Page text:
which he is now the head. He stood erect, holding his right 
hand high above his head. His massive shoulders were thrown well
back, as, with his head inclined a little forward, he repeated the
form of the oath of office in clear, distinct tones, that fell impressively
upon the ears of the forty-three persons grouped about the room.
His face was a study in earnestness
and determination, as he uttered the words which made him President
of the United States. His face was much paler than it was wont to
be, and his eyes, though bright and steady, gleamed mistily through
his big-bowed gold spectacles. His attire was sombre and modest.
A well-fitting worsted frock coat draped his athletic figure almost
to the knees. His trousers were dark gray, with pinstripes. A thin
skein of golden chain looped from the two lower pockets of his waistcoat.
While he was waiting for the ceremony he toyed with this chain with
his right hand.
PICTURESQUE LITTLE ROOM.
The place selected for
the ceremony of taking the oath was the library of Mr. Wilcox’s
house, a rather small room, but picturesque, the heavy oak trimmings
and the massive bookcases giving it somewhat the appearance of a
legal den. A pretty bay window with stained glass and heavy hangings
formed a background, and against this the President took his position.
Judge Hazel stood near the President
in the bay window, and the latter showed his extreme nervousness
by plucking at the lapel of his long frock coat and nervously tapping
the hardwood floor with his heel. He stepped over once to Secretary
Root, and for about five minutes they conversed earnestly. The question
at issue was whether the President should first sign an oath of
office and then swear in or whether he should swear in first and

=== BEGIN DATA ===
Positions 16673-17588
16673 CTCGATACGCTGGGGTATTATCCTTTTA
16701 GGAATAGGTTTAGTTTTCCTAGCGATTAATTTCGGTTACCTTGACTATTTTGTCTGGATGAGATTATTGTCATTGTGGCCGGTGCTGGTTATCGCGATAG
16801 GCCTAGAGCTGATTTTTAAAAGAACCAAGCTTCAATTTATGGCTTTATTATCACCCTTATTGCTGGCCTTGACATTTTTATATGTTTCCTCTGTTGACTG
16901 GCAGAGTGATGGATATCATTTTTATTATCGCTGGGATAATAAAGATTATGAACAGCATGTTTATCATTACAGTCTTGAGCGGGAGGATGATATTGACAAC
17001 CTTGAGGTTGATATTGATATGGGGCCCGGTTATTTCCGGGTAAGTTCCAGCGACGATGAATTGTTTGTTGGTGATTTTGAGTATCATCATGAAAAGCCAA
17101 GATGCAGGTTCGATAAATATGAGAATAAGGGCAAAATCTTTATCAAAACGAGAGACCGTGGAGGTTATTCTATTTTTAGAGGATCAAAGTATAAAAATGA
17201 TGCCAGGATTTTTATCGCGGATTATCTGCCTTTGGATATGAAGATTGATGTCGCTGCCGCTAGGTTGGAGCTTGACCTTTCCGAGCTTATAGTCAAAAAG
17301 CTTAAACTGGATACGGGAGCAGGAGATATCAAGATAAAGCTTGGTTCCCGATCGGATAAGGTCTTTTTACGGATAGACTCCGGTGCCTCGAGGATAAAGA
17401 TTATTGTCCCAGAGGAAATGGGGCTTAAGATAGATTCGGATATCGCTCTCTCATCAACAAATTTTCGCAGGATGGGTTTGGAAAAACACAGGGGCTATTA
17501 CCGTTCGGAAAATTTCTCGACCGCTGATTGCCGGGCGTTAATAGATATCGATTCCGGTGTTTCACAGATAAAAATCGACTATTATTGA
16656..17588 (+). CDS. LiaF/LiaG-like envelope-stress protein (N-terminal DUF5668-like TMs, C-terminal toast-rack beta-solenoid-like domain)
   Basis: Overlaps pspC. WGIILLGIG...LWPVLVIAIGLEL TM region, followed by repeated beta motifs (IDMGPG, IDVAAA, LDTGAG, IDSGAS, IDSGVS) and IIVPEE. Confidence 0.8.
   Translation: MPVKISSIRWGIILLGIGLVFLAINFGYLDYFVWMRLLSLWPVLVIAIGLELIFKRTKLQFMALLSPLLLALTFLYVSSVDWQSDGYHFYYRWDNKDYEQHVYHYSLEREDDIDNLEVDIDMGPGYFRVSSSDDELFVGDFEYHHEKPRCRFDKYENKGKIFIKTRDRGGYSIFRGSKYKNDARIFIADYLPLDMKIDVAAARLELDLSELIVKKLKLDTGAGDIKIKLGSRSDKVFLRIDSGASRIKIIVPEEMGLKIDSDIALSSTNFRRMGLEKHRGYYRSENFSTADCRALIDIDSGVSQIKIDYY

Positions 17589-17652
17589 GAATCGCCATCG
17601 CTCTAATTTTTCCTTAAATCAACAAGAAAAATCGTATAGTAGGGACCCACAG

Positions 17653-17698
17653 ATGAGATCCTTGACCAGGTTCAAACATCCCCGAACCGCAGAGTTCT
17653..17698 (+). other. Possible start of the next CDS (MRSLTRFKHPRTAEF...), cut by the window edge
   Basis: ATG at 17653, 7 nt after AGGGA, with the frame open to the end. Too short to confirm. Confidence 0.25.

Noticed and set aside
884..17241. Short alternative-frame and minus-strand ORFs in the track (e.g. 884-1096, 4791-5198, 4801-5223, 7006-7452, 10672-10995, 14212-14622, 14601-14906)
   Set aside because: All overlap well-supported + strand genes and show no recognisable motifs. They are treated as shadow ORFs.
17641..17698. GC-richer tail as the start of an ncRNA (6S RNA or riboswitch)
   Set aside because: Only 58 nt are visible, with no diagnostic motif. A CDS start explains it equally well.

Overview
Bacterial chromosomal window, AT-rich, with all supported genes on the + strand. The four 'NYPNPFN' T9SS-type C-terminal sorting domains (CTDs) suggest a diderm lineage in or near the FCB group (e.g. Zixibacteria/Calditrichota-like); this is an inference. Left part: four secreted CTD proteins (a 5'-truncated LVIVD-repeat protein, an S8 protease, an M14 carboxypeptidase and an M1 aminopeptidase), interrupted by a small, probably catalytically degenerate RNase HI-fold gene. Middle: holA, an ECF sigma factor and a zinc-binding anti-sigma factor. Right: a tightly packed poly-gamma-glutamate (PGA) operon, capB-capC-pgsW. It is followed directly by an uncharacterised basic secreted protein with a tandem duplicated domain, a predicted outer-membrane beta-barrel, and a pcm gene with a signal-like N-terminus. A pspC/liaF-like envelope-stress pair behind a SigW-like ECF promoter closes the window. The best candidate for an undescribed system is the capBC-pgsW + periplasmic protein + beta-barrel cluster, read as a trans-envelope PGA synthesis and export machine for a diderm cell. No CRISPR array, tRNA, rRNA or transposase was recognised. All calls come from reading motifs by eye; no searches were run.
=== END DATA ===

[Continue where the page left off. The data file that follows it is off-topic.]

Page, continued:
sign the document in the case after.
At precisely 3.32 o’clock Secretary
Root ceased his conversation with the President, and, stepping back,
while an absolute hush fell upon every one in the room, said in
an almost inaudible voice:
“Mr. Vice-President, I——” Then his
voice broke, and for fully two minutes the tears came down his face
and his lips quiv-  ered,
so that he could not continue his utterances. There were sympathetic
tears from those about him, and two great drops ran down either
cheek of the successor of William McKinley. Mr. Root’s chin was
on his breast. Suddenly throwing back his head, as if with an effort,
he continued in broken voice:
“I have been requested, on behalf
of the Cabinet of the late President, at least those who are present
in Buffalo, all except two, to request that for reasons of weight
affecting the affairs of government, you should proceed to take
the constitutional oath of office of President of the United States.”
Judge Hazel had stepped to the rear
of the President, and Mr. Roosevelt, coming closer to Secretary
Root, said, in a voice that at first wavered, but finally came deep
and strong, while, as if to control his nervousness, he held firmly
to the lapel of his coat with his right hand:
M’KINLEY’S POLICIES TO BE CONTINUED.
“I shall take the oath
at once in accordance with your request, and in this hour of deep
and terrible national bereavement I wish to state that it shall
be my aim to continue absolutely unbroken the policy of President
McKinley for the peace and prosperity and honor of our beloved country.”
The President stepped farther into
the bay window, and Judge Hazel, taking up the constitutional oath